This incident left me deeply disturbed, wondering about our culture and our hesitation to connect with one another even in times of tragedy. I think perhaps recent tragic events like the Sandy Hook CT school shooting along with other mass shootings among others are not only a symptom of something huge in our cultural unconscious overflowing the established banks but indeed are a turningpoint for all of us, a wakeup call to truly begin to connect and engage instead of just turning away from our televisions with a murmur of regret and then going back to our everyday lives. Are we increasingly relating to the often horrible and shocking events we “witness” in life as spectators, watching without seeing because it offers a kind of entertainment or shock value because we are unable to authentically feel the emotional impact and the implications of what it might mean?

I speak for myself when I suggest that in modern times, it seems many of us have become Medusas of myth; as surely as she turned mortals to stone, we have adopted a method that is equally dehumanizing, of not looking at all, or of looking without really seeing, resulting in a culture of unengaged, immobilized bystanders, going about our lives incapable of witnessing or deeply responding to a call. Not only that, but when we do “look,” our tendency is to turn other people and things to stone because of our increasing and fortified capacity to objectify–to gain the upper hand by making others into objects of lesser value so that we can feel empowered.

It is my hope that each of us will begin to remember our long history of connectedness; to understand that if we were to make eye contact, say hello, reach out to a stranger, or just stop hiding out or holding back when so much is being asked of us to step forward and be part of what’s going on in the world–perhaps there will be less wounding and more healing. If you need help in this process, please be sure to reach out to one of the depth oriented therapists or service providers listed here. You don’t have to do it alone: no one should, and in fact, it contributes to the challenge. Let’s remember together…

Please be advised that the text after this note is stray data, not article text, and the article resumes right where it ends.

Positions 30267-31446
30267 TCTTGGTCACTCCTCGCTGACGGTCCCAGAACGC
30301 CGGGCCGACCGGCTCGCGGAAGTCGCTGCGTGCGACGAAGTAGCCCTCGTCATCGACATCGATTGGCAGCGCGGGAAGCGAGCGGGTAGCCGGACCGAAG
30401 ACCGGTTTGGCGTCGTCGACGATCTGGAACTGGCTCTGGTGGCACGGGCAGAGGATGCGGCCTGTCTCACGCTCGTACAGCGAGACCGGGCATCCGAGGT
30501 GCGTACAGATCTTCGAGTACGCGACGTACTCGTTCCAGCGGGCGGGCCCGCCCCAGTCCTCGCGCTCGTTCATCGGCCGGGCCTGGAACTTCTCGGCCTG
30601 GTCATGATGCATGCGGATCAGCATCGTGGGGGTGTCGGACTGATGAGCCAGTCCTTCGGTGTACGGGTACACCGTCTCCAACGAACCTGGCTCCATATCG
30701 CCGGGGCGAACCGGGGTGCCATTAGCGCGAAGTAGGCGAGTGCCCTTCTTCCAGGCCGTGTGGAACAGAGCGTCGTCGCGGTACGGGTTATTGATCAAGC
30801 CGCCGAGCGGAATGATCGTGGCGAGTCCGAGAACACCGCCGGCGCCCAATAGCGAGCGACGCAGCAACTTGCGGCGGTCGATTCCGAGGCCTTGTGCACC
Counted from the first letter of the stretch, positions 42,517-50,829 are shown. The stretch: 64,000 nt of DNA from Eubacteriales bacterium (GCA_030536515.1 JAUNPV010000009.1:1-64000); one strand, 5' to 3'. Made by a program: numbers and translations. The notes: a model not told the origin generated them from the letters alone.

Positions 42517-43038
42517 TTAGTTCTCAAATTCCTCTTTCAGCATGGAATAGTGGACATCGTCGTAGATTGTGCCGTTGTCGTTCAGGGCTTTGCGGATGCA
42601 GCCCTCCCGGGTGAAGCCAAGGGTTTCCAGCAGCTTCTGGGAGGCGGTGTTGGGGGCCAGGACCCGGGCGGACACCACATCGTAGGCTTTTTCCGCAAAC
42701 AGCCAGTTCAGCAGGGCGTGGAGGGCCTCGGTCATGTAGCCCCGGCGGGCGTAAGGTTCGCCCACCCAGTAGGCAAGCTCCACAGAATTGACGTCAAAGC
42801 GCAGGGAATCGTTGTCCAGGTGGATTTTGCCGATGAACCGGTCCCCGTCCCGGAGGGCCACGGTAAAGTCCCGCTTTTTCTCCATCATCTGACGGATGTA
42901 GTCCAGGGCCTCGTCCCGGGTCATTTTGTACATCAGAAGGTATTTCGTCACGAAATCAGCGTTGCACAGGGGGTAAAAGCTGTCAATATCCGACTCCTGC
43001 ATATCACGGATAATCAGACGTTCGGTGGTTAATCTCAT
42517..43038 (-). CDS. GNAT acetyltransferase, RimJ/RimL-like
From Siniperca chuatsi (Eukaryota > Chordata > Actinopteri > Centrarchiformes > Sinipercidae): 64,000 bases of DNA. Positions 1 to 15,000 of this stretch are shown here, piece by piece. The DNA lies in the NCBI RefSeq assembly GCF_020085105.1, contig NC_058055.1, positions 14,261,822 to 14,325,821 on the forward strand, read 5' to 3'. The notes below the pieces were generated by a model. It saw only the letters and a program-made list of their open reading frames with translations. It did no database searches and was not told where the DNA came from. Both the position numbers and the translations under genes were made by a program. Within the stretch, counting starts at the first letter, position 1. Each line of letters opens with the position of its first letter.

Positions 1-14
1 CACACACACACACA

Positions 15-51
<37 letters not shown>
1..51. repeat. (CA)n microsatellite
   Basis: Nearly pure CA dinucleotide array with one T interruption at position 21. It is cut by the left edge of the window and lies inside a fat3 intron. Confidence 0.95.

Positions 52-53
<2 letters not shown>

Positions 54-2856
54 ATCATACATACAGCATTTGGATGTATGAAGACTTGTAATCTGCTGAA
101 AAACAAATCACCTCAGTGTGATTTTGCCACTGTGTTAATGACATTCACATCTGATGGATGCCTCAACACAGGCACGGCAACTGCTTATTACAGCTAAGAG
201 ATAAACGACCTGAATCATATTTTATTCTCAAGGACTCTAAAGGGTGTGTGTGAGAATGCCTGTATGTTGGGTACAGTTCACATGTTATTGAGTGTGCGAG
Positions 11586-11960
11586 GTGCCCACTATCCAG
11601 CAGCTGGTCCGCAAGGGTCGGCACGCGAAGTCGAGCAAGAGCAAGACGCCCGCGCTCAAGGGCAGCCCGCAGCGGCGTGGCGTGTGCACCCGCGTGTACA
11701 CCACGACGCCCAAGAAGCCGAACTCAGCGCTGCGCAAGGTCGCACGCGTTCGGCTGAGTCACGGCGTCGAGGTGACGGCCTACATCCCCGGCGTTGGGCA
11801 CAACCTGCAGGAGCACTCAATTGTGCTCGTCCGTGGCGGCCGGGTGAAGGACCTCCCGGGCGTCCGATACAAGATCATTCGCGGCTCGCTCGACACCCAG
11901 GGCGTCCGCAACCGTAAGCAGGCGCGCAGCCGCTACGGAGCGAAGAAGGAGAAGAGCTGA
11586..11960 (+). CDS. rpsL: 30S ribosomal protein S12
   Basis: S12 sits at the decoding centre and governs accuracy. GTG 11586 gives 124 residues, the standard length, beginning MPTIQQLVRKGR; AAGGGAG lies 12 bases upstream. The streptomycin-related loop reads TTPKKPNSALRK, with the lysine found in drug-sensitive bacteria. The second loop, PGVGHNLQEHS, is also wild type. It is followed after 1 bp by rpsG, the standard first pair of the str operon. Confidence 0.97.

About Bonnie Bright


Bonnie Bright, Ph.D., is a transformative, soul-centered coach (via Alef Trust) and a certified Archetypal Pattern Analyst® (via Assisi Institute). She earned M.A. degrees in Psychology at Sonoma State University and in Depth Psychology at Pacifica Graduate Institute, where she also received her Ph.D.. She is the founder and Director Emerita of Depth Psychology Alliance™, an online community for everyone interested in Jungian and depth psychologies. Bonnie served as Executive Editor of Depth Insights™, a scholarly journal which she created, for six years, and she regularly produces audio and video interviews on Jungian/transpersonal/depth psychological topics. She completed a 2-year training in Indigenous African Spiritual Technologies with West African elder Malidoma Somé; and she has trained extensively in dreamwork, Holotropic Breathwork™, and in the Enneagram. Her interests in archaeology, ecology, anthropology, shamanism, history, and culture have led her to travels in nearly 40 countries around the world.